So we decided to bring two experts into studio today. Pat Molan is the Project Manager for the Home Renovation Incentive with the Revenue Commissioners, and he's in to explain how the incentive works. And we also have Robert Bourke in studio from Robert Bourke Architects in Dublin, to tell us how best to use the incentive to add value to your house.
If you have any questions for either Pat or Robert, please text them to 51551 or e-mail email@example.com.
For more information on the scheme, click here.
We are organising a singles night out for our listeners who are over 35! The where and when is still being finalised, but if you are interested in joining in the fun, then send us an e-mail! Let us know your age, gender, and if you are single. You must be available to travel to the venue at your own expense. Please send your e-mail to firstname.lastname@example.org, with the subject line 'Singles Night Out'. And keep listening for further information!
Earlier this year, we launched our competition to find Ireland's newest child star. The competition was open to boys and girls who were aged 10 years old or under. We asked you to record a piece that was no more than three minutes long, and e-mail it in to us.
The finalists, in no particular order, are:
- Hannah Kinsella (9 years old, from Lucan, Co. Dublin) with Pushover
- Nikki Brown (8 years old, from Saggart, Co. Dublin) with Colours Of The Wind
- Anna Lily Fox (6 years old, from Ballinalee, Co. Longford) with a Johnny Cash medley
- Laoise Farrell (9 years old, from Ogonnolloe. Co. Clare) with The Call
- Alannah Bermingham (10 years old, from Kilmacud, Dublin) with Colours Of The Wind
The date for the final will be announced shortly and the winner will perform at our Christmas Mooney Tunes concert.
Hedgerows and the Law
Hedgerows in Ireland form important features in maintaining wildlife diversity and in establishing wildlife "corridors", particularly for birds. The commonest nesting birds found in hedgerows such as wrens, dunnocks, robin and willow warblers depend entirely on insects during the Summer months. In general untrimmed, thorned hedgerows containing species such as blackthorn, whitethorn and holly are favoured by birds as they provide ample food and also serve as a protection against predators.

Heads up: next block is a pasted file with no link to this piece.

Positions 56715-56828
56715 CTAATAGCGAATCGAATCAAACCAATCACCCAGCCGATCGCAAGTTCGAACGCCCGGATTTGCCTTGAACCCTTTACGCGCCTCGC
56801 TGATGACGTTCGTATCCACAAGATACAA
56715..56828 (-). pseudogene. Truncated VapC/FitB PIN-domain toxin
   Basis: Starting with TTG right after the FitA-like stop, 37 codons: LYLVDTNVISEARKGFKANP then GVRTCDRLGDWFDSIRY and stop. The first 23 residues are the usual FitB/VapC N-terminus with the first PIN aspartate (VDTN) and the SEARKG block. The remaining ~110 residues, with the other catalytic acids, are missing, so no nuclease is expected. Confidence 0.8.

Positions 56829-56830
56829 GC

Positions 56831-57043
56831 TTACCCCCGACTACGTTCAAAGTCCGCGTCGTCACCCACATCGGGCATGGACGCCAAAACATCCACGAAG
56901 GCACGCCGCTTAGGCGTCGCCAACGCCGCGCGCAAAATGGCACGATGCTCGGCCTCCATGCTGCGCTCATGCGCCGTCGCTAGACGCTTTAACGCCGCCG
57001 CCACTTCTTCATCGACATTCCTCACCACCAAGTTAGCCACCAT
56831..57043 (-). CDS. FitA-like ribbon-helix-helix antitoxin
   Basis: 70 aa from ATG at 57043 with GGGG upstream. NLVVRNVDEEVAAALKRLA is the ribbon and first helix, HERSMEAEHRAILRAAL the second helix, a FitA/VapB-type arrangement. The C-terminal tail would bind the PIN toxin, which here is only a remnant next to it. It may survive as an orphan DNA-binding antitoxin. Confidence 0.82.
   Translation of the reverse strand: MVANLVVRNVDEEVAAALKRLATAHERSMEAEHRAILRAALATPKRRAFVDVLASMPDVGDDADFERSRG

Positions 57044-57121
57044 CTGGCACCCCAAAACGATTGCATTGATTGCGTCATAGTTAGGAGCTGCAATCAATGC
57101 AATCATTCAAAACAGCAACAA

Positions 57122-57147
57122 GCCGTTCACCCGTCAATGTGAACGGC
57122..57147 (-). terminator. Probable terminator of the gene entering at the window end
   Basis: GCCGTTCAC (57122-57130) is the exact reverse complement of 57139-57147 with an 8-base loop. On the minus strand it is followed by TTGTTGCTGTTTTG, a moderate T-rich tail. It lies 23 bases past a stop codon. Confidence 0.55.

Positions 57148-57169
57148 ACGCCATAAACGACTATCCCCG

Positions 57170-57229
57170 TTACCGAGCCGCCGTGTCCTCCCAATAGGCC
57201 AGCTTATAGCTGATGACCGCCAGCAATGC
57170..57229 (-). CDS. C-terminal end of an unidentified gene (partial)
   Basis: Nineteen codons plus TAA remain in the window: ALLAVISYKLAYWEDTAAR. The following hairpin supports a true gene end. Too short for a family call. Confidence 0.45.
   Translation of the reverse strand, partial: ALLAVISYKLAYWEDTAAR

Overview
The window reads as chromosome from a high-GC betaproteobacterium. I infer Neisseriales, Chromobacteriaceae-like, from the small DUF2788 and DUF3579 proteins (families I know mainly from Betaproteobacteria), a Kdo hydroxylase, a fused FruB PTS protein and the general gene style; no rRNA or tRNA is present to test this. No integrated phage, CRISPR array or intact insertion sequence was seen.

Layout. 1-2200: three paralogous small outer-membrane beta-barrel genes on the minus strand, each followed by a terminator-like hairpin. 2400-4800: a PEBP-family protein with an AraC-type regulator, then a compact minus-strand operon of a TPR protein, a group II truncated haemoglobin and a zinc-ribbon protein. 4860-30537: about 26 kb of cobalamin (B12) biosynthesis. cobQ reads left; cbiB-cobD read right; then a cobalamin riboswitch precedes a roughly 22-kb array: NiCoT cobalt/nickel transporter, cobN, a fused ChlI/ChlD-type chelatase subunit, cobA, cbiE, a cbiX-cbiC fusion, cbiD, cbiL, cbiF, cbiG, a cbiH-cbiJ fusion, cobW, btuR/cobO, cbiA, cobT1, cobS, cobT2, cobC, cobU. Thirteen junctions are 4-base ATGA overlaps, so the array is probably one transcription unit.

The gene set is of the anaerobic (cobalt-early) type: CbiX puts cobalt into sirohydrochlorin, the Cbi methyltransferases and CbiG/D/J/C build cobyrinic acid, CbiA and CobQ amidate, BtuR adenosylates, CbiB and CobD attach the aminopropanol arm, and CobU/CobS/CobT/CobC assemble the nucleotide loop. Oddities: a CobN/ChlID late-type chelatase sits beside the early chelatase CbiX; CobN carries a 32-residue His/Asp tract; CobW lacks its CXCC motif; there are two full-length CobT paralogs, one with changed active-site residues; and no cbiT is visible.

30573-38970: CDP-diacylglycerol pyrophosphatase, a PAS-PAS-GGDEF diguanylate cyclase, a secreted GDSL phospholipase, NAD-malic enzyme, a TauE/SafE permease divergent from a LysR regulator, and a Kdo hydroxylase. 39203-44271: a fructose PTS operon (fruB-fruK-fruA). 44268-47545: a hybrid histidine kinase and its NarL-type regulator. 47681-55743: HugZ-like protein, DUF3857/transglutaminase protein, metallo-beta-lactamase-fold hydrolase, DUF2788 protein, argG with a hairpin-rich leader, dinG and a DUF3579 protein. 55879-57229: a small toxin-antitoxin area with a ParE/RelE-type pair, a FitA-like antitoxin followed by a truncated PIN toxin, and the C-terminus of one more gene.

Section 40 of the Wildlife Act, 1976, as amended by Section 46 of the 2000 Act, provides protection for hedgerows by providing that it shall be an offence for a person to cut, grub, burn or otherwise destroy hedgerows on uncultivated land during the nesting season from 1 March to 31 August, subject to certain exceptions. It is important that, where possible, necessary work to hedgerows is carried out outside this period.
It is possible in most cases to schedule and carry out necessary work to hedgerows outside this period. The legislation makes provision for works (other than road or other construction works) to be carried out for reasons of public health and safety under the authority of any Minister or a body established by statute that lead to the destruction of vegetation. There is also a provision to enable the Minister for Environment, Heritage and Local Government to request from the relevant Minister or body details of any such works together with a statement of the public health and safety factors involved.
It shall not be an offence to destroy vegetation in the ordinary course of agriculture or forestry. Also it shall not be illegal to destroy vegetation while preparing or clearing a site for lawful building or construction works.
It is the policy of the Minister to prosecute for offences under section 40 of the Wildlife Acts 1976 and 2000 and successful prosecutions have been taken under this section in recent years. Members of the public are encouraged to contact their local wildlife ranger and report instances where hedgerows are being destroyed during the prohibited period.
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Please DO NOT send any live, dead or skeletal remains of any creature whatsoever to Mooney Goes Wild.
If you find an injured animal or bird, please contact the National Parks & Wildlife Service on 1890 20 20 21, or BirdWatch Ireland, on 01 281-9878, or visit www.irishwildlifematters.ie
Presenter: Derek Mooney